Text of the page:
the Center's past directors

Robert F. Roeming, 1968-1974

Robert Roeming served as the first director of the Center, steering its formation as a "humanistic center" for UWM. His dedication in his service as the first director led to high praise of the early accomplishments of the Center by Dean William Halloran, Dean of the College of Letters and Science in 1972: " The Center has become...a focal point for imaginative and forward-looking approaches to the humanities and the arts on the UWM campus. It has also attracted attention nationally and internationally as a gathering place for some of the finest minds in contemporary humanistic studies and as an effective, operative model of a non-departmental, interdisciplinary academic structure which complements departmental programs and enriches the intellectual climate of the University for students, resident faculty, visiting scholars, and the larger University community."

Initially, Robert Roeming was given the title "Acting Director" and was charged with creating the Center's first charter. He was officially given the title "Director" on July 1, 1969. During his tenure, Robert Roeming oversaw the creation of the Center's Fellows program, its earliest symposia and conferences, and wrote the second version of the Center's charter. Robert Roeming also made what is believed to be the Center's first computing request for his highly regarded Camus: A Bibliography, which was maintained at the Center on what he referred to as a "computerized system."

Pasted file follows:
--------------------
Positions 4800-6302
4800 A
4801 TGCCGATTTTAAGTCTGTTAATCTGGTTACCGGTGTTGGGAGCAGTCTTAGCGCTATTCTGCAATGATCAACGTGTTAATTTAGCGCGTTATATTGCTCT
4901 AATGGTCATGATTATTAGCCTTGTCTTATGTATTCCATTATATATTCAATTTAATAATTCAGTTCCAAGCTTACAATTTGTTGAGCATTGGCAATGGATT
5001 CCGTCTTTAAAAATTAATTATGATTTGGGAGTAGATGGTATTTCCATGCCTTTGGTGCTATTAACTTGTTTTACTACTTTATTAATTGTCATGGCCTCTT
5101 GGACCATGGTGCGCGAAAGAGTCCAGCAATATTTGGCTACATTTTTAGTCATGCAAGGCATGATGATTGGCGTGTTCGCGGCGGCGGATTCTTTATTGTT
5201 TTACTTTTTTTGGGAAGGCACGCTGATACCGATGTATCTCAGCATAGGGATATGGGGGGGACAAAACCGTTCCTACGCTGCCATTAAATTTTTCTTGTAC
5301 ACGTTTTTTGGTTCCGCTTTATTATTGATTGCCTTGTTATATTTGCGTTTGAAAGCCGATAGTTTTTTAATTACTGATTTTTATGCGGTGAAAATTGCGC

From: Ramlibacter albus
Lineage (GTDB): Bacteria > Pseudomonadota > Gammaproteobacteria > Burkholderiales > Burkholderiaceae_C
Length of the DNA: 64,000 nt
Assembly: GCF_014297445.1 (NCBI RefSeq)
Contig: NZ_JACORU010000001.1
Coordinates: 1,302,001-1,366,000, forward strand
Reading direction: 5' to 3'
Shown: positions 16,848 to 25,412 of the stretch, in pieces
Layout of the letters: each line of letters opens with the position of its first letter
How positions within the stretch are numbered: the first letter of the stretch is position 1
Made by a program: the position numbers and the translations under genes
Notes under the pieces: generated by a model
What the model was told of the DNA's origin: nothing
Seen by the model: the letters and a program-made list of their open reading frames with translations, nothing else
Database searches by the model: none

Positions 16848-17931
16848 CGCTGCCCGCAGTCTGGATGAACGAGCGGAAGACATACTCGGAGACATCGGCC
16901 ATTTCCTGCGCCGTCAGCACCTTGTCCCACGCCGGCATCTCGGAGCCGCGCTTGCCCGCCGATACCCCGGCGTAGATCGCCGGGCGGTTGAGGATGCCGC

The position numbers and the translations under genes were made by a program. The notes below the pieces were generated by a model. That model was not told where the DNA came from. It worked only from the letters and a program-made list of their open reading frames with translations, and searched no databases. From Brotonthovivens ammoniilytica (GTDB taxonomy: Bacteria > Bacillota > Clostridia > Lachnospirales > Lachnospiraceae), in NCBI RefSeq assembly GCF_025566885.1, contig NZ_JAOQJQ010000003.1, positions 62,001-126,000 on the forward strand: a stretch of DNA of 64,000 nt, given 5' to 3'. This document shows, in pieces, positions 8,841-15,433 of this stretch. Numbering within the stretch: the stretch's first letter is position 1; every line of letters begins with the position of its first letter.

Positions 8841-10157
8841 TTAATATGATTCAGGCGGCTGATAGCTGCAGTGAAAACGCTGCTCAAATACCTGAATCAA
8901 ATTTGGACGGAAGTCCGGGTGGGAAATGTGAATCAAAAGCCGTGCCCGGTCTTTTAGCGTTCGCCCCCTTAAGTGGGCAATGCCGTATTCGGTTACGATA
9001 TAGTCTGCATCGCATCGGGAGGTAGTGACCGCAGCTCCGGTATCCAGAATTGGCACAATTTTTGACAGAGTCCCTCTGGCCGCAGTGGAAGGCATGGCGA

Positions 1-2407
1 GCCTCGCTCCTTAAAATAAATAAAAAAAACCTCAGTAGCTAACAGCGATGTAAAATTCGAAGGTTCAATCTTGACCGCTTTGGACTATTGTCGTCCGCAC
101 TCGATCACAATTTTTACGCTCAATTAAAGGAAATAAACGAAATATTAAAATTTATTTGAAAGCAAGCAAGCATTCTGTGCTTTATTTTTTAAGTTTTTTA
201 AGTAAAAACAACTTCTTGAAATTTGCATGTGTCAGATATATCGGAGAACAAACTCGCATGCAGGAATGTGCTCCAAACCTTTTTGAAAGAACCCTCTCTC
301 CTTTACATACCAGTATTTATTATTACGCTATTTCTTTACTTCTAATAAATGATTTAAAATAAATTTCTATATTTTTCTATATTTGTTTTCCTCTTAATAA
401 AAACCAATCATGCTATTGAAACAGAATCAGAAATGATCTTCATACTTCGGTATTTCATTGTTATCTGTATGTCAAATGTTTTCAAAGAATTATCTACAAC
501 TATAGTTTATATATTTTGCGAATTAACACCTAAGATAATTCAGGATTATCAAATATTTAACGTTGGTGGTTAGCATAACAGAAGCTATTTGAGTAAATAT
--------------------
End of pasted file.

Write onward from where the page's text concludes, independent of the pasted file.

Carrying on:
While speaking at the introduction of the "Imagine Dead Imagine" Conference on November 5, 1973, Robert Roeming gave his insight as to how he saw the Center: "This conference is a demonstration of the commitments of the orientation of this Center to support research in the most meaningful way as a continuing exploration of possible direction toward an identifiable future. As the Director of a community of searchers it is my constant intent to assist in bringing together those who have common interests in the broad context of humanistic studies and to enable our own scholars to draw from such confluence of energy and ideas those motivations which can enable the Center to move forward innovatively as a strong influence on society."

After completing his tenure as director in the summer of 1974, Robert Roeming continued working on projects with the Center, and he returned to the Language Lab where he had been prior to his work at the Center. Robert Roeming later retired from UWM as Professor Emeritus of French and Italian. He passed away on January 11, 2004 at his home in Chenequa, Wisconsin at the age of 92.


1968: The Founding of the Center for 20th Century Studies
The 1970s:
The 1980s:
The 1990s:
The Center for 21st Century Studies: 2000 to present




Center for 21st Century Studies

Merry Wiesner-Hanks

Center for 21st Century Studies / University of Wisconsin-Milwaukee
P.O. Box 413, Milwaukee, WI 53201 USA
tel: 414-229-4141; fax: 414-229-5964; email:



  Last updated 10/9/08 by DSC